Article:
1. Buy a bunch of celery with as many leaves attached as you can find. They add real punch to the soup.
  2. Celery root is knobbly and a bit of a trick to peel. I find a sturdy peeler works well, but you may need to go back over your work with a paring knife in some nooks and crannies.
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Gruyere Soup with Onion Jam

Gruyere Soup with Onion Jam

I marked a recipe for Gruyere Soup in an old community cookbook years ago. It was very plain, nothing fancy, but I marked it thinking that I could doctor up the recipe with vegetables or herbs or wine or any manner of ideas. But when I came around to making the soup, to test out my theories, I suddenly had the idea that instead of complicating the soup, I could turn it into a sort of reverse-engineered French onion soup. So I kept the soup simple, letting the nutty gruyere shine through with a classically French hit of Dijon mustard. Instead of those oozing cheesy toasts, I float a crisp toast spread with a very rich and flavorful caramelized onion jam. The whole blends into a rich and creamy bowl with the homey French flavors re-imagined in a whole new way.

I love the contrast of the pale, almost buttery, soup with the mahogany rich onions floating on the surface. Using red onions and adding a little cassis to the jam deepen the color and the flavor. I find that finely diced onions make the whole easier to eat and I choose a larger Italian-style loaf over a baguette so there is one nice onion-y raft floating in the bowl. I have thought, but never attempted, to serve this as they would in a restaurant. Serve each diner a bowl with a mound of onions on the toast at the bottom, then pour over the hot soup tableside. Wouldn’t that be a sight.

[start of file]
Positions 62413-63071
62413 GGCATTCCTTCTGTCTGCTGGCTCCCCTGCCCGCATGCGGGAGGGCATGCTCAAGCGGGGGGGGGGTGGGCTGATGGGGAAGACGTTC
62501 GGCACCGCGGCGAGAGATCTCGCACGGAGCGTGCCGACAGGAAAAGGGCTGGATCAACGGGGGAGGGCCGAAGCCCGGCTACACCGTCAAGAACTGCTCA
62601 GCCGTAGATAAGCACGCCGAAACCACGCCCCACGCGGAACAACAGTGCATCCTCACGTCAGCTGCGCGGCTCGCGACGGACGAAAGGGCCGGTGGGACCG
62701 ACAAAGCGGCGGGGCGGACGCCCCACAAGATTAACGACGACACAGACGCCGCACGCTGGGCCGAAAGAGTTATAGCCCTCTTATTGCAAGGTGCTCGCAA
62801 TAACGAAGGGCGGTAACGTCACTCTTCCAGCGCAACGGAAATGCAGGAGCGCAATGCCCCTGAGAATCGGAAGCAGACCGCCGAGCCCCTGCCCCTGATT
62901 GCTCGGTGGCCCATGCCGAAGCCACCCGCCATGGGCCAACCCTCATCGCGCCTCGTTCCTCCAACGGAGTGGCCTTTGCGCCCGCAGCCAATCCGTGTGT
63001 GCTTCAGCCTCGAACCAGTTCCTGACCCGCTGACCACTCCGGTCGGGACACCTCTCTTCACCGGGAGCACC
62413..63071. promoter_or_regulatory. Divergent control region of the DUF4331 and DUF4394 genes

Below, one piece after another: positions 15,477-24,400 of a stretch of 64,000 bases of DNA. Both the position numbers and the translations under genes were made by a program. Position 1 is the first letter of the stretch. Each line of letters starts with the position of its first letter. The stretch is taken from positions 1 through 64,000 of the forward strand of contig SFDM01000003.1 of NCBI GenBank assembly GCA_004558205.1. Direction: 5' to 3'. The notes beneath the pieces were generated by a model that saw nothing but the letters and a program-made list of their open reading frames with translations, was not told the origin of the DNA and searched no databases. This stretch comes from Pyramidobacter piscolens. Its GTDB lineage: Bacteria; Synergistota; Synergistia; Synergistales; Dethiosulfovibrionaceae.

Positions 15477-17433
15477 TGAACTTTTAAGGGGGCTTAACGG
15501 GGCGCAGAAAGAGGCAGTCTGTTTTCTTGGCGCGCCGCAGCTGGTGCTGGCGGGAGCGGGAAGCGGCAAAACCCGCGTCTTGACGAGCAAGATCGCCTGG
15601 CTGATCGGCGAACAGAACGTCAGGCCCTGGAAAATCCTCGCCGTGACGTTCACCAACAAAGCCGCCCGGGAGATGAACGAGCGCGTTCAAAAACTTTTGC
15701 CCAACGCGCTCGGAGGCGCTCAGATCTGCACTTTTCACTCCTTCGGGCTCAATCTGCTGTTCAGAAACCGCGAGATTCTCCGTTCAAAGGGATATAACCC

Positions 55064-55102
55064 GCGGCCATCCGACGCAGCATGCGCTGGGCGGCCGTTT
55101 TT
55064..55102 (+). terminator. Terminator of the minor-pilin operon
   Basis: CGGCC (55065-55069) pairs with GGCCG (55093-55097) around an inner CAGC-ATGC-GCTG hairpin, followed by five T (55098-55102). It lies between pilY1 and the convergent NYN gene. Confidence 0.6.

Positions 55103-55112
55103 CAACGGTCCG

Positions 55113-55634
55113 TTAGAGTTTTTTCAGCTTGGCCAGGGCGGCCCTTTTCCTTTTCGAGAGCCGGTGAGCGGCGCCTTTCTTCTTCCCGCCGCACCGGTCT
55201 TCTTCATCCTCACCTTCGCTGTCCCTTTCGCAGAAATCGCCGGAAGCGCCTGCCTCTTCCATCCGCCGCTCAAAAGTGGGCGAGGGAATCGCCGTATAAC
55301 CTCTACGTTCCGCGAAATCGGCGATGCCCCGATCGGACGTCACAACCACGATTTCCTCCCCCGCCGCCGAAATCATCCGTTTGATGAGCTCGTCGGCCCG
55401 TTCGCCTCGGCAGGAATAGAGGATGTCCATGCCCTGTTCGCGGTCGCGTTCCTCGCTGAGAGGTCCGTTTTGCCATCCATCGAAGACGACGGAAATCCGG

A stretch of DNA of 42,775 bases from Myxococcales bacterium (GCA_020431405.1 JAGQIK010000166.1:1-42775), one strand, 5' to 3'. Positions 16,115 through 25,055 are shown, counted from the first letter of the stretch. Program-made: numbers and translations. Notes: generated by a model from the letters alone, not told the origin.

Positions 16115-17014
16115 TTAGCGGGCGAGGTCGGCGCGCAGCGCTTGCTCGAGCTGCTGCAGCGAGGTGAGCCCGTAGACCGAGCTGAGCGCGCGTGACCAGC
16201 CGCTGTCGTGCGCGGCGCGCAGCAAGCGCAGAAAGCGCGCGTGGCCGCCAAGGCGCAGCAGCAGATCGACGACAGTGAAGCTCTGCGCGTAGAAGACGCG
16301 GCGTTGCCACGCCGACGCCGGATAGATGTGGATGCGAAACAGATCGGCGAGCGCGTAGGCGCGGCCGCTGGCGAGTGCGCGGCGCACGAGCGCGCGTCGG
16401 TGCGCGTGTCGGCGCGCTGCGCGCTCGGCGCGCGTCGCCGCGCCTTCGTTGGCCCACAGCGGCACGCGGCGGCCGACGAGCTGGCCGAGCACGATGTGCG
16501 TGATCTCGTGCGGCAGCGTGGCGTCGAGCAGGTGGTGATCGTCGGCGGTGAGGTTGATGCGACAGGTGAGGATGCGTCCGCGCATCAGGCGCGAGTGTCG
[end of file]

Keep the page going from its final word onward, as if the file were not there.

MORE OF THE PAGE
Gruyere Soup with Onion Jam
Serves 4
  1. Gruyere Soup
  2. ½ cup (1 stick) butter
  3. ½ cup all-purpose flour
  4. 4 cups half and half, at room temperature
  5. 2 Tablespoons Dijon mustard
  6. 1 teaspoon kosher salt
  7. ¼ teaspoon nutmeg
  8. 4 cups chicken broth
  9. 8 ounces gruyere cheese, grated
  10. 1 loaf soft Italian bread
  11. Onion Jam
  12. 2 large red onion, finely diced
  13. 3 Tablespoons olive oil
  14. 3 Tablespoons butter
  15. 1 teaspoon kosher salt
  16. 1 cup white wine
  17. 3 Tablespoons cassis
  18. 3 Tablespoons light brown sugar
  19. black pepper
For the Soup
  1. Melt the butter in a Dutch oven over medium. Whisk in the flour and cook until thick and smooth and pale in color, about 4 minutes. Slowly add the half and half, whisking until the soup is thickened and smooth, about 5 – 8 minutes. Whisk in the mustard, salt and nutmeg until fully incorporated. Add the chicken broth and stir until combined, then heat the soup to a low bubble, but do not boil. Stir the grated gruyere in a handful at a time, making sure each addition is melted before adding the next. The soup can be made a few hours ahead at this point, cooled and refrigerated. Reheat gently over low heat before serving. Do not boil.
For the Jam
  1. Melt the butter and oil over medium high heat and add the diced onions. Sprinkle over the salt and cook until the onions are soft and translucent and just beginning to brown. Add the ½ cup of the wine and cook until it has evaporated, stirring frequently and scraping any brown bits from the bottom of the pan. Add the cassis and brown sugar and cook, stirring frequently, until the onions are tender and the sugar is melted. Add several grinds of black pepper. Add the remaining ¼ cup of wine and ¾ cup of water and stir well. Cover and cook for 5 minutes to help soften the onions. Remove the cover and continue cooking, stirring frequently, until the liquid is reduced to a light syrup coating the onions. You want a jammy consistency with soft, tender onions. Add a little but more water and cook it off if you need to. Season to taste if needed, then leave to cool. The jam can be kept covered in the refrigerator at this point for several days.